The most common vascular proliferation of the oral mucosa is the pyogenic granuloma. This is a reactive lesion that develops rapidly, bleeds easily and is usually associated with inflammation and ulceration. Clinically, it is often lobulated, pedunculated and red to purple and it may be hormone-sensitive.16 In time, the lesion undergoes maturation with increased sclerosis and decreased bleeding. Microscopically, the lesion may show variable composition, reflecting its stage of development. An early, very active lesion shows an intense proliferation of capillaries and endothelial cells packed in a lobular manner into loose or fibromyxoid stroma17 (Fig. 2b). The active lesion shows numerous mitoses. Secondary inflammation and edema are usual. The present case, however, has neither clinical nor microscopic features of a pyogenic granuloma. Its duration without significant change for 10 years is inconsistent with the progressive changes seen within weeks in a pyogenic granuloma. Microscopically, the localized tufts with extensive proliferation of non-endothelial spindle and polygonal cells surrounding vascular channels is distinctly different from the lobular, obviously capillary histology of the pyogenic granuloma (Fig. 2).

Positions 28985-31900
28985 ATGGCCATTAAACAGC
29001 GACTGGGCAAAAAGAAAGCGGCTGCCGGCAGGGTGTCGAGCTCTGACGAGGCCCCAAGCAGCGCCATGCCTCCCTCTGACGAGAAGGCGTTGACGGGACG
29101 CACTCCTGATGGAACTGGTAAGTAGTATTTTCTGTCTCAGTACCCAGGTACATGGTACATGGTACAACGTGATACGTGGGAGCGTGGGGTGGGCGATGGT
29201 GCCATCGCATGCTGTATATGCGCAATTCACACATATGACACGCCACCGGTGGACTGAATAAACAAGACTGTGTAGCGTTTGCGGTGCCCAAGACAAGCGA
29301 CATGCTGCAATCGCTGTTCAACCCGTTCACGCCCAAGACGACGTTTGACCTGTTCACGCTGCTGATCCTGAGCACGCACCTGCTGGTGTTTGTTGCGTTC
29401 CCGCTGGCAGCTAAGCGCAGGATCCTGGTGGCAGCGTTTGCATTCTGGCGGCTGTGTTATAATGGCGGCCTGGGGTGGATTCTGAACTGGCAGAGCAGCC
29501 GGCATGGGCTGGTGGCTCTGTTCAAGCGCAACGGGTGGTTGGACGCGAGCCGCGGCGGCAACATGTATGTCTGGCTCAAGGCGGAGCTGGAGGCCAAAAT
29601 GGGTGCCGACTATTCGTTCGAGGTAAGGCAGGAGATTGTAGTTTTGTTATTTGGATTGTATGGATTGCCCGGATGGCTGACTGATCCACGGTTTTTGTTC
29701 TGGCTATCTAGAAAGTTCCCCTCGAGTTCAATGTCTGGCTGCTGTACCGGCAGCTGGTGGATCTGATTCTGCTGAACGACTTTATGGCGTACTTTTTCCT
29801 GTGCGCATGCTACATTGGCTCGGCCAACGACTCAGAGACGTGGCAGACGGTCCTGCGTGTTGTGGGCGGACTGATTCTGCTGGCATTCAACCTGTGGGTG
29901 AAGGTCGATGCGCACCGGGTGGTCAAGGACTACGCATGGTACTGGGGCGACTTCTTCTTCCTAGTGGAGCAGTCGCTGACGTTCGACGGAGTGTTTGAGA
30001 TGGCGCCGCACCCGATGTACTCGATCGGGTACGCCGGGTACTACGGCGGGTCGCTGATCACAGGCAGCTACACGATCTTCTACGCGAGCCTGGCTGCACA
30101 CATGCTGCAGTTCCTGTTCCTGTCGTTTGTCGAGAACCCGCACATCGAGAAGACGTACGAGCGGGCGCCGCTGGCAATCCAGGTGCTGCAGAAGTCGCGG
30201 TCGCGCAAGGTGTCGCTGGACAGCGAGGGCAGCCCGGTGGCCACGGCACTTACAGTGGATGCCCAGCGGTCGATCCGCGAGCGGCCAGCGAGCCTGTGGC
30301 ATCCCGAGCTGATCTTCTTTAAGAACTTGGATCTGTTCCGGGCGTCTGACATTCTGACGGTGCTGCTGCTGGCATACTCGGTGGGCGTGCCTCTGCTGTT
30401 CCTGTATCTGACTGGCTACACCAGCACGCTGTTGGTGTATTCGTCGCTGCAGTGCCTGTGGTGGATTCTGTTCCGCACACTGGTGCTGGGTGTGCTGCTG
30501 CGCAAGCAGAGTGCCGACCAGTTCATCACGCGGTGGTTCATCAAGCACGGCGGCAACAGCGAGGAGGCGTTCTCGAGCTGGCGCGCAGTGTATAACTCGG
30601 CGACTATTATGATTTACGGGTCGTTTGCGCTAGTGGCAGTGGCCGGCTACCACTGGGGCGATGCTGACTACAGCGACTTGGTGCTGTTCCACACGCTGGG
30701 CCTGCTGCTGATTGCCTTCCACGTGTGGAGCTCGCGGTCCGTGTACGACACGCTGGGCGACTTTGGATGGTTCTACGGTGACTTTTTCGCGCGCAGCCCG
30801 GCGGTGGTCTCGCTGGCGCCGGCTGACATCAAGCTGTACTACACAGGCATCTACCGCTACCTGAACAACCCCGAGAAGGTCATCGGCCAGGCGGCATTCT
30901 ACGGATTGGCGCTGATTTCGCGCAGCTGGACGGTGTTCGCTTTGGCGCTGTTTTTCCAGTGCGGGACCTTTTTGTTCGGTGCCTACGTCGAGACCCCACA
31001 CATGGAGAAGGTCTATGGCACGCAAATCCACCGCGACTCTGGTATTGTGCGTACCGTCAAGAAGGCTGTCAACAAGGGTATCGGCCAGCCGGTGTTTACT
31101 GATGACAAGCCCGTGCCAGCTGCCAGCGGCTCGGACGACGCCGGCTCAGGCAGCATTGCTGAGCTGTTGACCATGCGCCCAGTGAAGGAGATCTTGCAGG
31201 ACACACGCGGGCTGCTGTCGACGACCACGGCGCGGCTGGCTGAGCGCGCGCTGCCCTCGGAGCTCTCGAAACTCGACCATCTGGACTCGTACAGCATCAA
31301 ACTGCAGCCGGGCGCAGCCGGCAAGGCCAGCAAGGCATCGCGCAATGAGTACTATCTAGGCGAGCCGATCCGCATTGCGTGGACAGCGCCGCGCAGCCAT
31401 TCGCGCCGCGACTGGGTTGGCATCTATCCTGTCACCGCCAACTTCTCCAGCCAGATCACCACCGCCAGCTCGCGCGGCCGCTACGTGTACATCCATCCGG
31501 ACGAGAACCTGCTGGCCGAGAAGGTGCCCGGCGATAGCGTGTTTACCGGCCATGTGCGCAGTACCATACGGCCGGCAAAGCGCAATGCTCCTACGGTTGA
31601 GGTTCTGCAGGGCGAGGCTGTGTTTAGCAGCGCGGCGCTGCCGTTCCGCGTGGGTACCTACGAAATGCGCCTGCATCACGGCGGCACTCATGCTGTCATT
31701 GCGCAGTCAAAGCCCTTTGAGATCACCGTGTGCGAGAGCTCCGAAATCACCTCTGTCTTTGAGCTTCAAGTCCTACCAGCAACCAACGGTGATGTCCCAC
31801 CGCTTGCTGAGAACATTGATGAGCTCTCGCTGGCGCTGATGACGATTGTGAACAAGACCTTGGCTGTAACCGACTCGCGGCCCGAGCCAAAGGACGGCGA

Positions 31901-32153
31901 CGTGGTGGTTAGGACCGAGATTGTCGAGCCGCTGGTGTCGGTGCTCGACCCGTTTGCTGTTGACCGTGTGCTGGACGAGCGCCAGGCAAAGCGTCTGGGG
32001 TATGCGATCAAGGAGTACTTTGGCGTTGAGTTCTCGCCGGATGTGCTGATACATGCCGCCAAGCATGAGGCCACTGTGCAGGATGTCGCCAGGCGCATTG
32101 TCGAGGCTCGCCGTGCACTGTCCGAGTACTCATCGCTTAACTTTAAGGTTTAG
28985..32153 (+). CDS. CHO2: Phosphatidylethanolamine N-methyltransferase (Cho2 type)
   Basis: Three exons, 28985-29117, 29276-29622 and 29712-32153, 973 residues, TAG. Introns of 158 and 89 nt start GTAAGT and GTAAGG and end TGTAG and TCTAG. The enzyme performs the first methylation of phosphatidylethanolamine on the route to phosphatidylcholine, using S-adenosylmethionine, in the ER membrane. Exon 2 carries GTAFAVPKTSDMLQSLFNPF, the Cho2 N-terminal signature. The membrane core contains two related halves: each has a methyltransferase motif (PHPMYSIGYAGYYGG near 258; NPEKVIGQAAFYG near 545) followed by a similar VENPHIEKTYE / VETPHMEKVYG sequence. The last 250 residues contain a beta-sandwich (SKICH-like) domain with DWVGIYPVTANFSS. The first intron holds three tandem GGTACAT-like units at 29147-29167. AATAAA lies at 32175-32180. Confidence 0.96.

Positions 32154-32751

Hemangiomas are often congenital or develop in the neonatal period.18 They usually cover a large area, may be macular or raised and usually resolve progressively in childhood.18 The patient in this case report had a congenital vascular lesion of the skin of the back, thought to be a hemangioma, but there were no similar lesions of the head and neck. Clinically, the reported lesion differed from a hemangioma by its papular presentation and persistence. The small size of the lesion is unusual for both the hemangioma and the tufted angioma. Microscopically, the capillary hemangioma exhibits a progression from a densely cellular proliferation of endothelial cells in the early stages to a lobular mass of well-formed capillaries in the mature phase, often resembling the pyogenic granuloma without the inflammatory features.17 The microscopic appearance of the lesion in this case, exhibiting an abundant spindle and polygonal cell population, is unlike the lobular, capillary proliferation of a mature hemangioma.